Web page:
Eric Callmann is the child of immigrants; his father, a Holocaust survivor, and his mother, arrived from Germany after the war to build a life for their children in Pennsylvania. “My father’s survival was very unusual. His family escaped to Shanghai, the last place in the world that was allowing Jews without visas.”
Family was important, and Eric believes this – as well as his father’s experiences – have shaped how he engages with the world. “We were taught to treat everyone with kindness and respect, regardless of who they were. I was raised to be open to new ideas and new thoughts, and to push myself out of my comfort zones to build relationships with people and understand their lives.”
When Eric was ten, his father came out as gay, and his parents split. His father was able to stop living in the closet and could be out as his authentic self, which led to a fundamental change in Eric’s relationship with him. “As I grew up, he was an angry man, which I now understand was because he couldn’t be himself. We reconnected, properly, after some time and I realised that he had changed so much since being able to live authentically.”
Reconnecting with his father
Despite growing apart as Eric got older, they reconnected in the mid 1990s. Eric’s father had met his soulmate, George. The couple annually made the nine-hour drive from Denver, Colorado to Santa Fe, New Mexico every summer to watch the Santa Fe outdoor opera against the backdrop of the Rocky Mountains. Then, in 1996, George was diagnosed with inoperable stage four brain cancer. Eric got the call from his father asking if he could drive the couple down to Santa Fe for the summer opera that year. He obliged and embarked on the journey to take the couple to New Mexico and back. George passed away less than a month after they returned.
“That could have been the end of the story,” says Eric, “But the following year, dad rang me to ask if I’d come to Santa Fe with him again. I said yes and did so every year for over a decade.”
This experience, and the years that followed, taught Eric the importance of being there for family but also as an ally to the LGBTQ+ community. “I’d been a ‘shy ally’ during the 80s for fear of being ridiculed, and I began to realise that it really wasn’t effective or meaningful allyship at all. I wanted to be supportive, and proactive, and supporting my dad and growing closer to him after all those years reaffirmed that to me.”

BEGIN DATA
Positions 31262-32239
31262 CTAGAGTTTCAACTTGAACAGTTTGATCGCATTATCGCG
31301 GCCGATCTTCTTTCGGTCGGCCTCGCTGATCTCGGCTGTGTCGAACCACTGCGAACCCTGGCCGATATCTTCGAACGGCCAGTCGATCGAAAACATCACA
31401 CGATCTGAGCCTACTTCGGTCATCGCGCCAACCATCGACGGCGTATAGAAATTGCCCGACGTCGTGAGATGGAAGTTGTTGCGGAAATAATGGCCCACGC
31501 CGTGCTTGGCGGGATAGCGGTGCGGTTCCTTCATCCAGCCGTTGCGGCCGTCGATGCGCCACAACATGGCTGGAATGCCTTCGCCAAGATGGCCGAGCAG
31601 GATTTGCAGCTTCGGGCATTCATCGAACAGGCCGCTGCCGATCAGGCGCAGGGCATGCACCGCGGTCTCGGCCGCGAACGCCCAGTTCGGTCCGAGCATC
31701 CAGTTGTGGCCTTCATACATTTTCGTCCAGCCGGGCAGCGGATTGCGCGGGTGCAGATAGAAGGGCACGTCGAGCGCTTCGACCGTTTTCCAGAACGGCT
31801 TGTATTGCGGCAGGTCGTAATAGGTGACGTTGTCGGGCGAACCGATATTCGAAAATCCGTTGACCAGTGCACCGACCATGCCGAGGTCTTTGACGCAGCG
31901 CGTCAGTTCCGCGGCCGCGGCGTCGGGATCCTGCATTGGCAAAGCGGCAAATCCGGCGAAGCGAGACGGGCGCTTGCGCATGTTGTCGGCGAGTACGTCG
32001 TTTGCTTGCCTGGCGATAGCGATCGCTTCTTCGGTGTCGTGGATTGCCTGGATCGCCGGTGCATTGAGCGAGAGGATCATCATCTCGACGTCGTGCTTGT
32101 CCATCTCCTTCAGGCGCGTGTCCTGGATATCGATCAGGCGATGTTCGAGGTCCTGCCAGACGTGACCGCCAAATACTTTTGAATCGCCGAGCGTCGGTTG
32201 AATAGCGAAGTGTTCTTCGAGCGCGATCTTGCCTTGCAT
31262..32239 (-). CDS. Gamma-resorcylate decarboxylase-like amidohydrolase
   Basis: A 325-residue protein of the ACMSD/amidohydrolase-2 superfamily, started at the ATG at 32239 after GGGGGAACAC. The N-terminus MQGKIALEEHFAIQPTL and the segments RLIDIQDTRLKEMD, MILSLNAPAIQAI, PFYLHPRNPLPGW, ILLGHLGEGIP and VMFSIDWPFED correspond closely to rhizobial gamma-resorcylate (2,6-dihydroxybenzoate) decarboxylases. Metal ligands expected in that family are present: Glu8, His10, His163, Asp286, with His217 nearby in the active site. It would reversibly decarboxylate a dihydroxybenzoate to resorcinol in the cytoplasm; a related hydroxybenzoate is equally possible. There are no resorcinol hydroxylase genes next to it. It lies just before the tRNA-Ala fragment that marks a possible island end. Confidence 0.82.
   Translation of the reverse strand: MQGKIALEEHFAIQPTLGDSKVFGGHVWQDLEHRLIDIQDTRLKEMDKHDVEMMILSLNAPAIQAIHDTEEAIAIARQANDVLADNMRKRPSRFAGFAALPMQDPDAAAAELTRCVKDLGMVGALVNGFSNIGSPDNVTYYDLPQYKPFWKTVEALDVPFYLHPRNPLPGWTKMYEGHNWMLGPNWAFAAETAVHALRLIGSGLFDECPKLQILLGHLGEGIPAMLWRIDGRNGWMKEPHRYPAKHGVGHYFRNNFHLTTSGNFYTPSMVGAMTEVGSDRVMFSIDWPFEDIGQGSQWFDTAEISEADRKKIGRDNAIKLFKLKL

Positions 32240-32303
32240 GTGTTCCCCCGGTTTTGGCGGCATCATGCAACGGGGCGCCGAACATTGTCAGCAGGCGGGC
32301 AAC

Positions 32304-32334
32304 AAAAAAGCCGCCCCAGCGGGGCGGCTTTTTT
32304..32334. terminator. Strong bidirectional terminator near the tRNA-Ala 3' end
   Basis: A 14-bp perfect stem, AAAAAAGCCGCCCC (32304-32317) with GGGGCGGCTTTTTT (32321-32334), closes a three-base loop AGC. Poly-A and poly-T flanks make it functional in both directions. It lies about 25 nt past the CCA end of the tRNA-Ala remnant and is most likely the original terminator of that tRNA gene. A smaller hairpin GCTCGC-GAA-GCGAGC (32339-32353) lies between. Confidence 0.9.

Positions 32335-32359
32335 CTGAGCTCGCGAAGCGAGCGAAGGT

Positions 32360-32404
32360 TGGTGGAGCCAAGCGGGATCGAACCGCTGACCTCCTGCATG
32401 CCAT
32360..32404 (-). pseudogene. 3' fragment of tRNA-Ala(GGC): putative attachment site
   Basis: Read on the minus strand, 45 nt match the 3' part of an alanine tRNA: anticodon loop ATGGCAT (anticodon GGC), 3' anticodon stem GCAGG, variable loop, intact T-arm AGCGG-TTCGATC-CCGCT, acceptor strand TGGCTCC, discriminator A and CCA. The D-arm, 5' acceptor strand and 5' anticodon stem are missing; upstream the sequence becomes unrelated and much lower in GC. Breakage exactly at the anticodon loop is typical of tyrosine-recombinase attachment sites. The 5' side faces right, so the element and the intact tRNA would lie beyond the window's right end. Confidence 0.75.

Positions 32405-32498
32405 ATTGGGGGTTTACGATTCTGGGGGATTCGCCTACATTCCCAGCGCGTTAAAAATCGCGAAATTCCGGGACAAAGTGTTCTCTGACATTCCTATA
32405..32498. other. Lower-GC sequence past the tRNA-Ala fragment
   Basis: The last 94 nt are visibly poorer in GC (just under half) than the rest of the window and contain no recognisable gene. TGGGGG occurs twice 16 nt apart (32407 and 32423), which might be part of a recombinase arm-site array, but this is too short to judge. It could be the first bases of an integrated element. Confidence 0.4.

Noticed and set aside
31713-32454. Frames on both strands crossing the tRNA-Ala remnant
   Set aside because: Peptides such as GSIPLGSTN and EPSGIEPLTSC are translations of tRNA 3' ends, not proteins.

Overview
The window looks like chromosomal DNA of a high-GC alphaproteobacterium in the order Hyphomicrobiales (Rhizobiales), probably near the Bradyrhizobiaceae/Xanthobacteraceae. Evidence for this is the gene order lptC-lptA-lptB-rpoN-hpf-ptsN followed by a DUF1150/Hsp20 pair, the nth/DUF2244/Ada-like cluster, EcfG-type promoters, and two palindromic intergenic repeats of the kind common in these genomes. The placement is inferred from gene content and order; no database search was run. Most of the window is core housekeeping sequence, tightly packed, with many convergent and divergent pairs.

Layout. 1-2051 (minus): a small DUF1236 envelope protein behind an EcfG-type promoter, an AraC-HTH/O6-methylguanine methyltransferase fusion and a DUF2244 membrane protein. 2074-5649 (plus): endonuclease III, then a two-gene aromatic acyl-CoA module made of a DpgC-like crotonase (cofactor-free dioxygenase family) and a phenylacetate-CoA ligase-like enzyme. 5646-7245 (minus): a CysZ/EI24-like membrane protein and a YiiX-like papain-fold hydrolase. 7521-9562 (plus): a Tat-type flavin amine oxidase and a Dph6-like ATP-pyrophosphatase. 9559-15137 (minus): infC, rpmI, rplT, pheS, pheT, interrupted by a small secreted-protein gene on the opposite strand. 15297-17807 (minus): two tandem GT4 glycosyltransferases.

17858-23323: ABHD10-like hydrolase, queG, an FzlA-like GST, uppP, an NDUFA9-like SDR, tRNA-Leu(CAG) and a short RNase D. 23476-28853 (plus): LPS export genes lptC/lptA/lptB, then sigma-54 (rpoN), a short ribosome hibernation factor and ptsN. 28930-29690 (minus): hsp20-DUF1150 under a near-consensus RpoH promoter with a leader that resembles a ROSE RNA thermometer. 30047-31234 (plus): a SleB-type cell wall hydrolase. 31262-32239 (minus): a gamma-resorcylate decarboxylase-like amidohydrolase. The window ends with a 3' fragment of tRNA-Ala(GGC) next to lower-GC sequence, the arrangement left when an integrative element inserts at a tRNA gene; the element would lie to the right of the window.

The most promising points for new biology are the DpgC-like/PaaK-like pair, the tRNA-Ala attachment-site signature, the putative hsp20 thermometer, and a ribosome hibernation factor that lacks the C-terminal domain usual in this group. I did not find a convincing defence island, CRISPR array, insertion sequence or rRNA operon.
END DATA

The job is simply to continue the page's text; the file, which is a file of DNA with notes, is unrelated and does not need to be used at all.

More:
Promoting diversity and inclusion
Eric now works at Fitch Group, heading up the Data Operations team. “I’ve been in data operations forever – long before it was cool,” he jokes. He worked at a number of firms before Fitch, but in his current capacity explores topics such as AI and automatic data extraction.
“I’m pleased that big firms like Fitch are proactively exploring and promoting diversity and inclusion. As I steadily climbed the ladder across my career, it was important to make sure that it wasn’t just people who looked like me who were getting promoted too, and to see the extent that business has embraced this philosophy is reassuring to me.”
Eric explains that a large part of the success comes from senior management having overt goals. “Businesses are now thinking consciously about who they hire and what their teams look like, and I can see businesses commit to saying that their leadership, their boards, will be more diverse in terms of race, sexuality, gender, religion and so on – and then acting on those commitments – helps support other underrepresented voices to come aboard and join the push for better representation.”
Allyship, Eric concludes, is a journey, and one he has been on his entire life. His partner came out to him as non-binary a short while ago, and this has presented Eric with the task of educating himself about non-binary identity, listening to and understanding his partner.
“For me, it’s reminded me why allyship is important, and why supporting the LGBTQ+ community is important. We moved to New York City, and I think my partner expected they would be much more supported and accepted, but that hasn’t always been the case. There’s always growing to be done.”
The importance of allyship
Being a visible, supportive ally to marginalised communities can go a long way, particularly in lightening the load of people who often find themselves justifying their existence, Eric adds, and it’s constant work, too.
“You still regularly read articles and think to yourself, why are people suddenly turning on LGBTQ+ people now, particularly those that are trans and non-binary? We’ve all been here, we’ve all worked together, and its society that has forced LGBTQ+ people not to be themselves.
It was society that forced my dad to feel like he had to live like a heterosexual man for all of those years, to not be able to live a happy and open life but instead keep secrets. I think the drive to increase awareness and acceptance of LGBTQ+ people, and diversity in our society, is important. It’s important for businesses too, because they can play an important role in using their platform to further raise awareness, stand up to discrimination and help drive change in society.”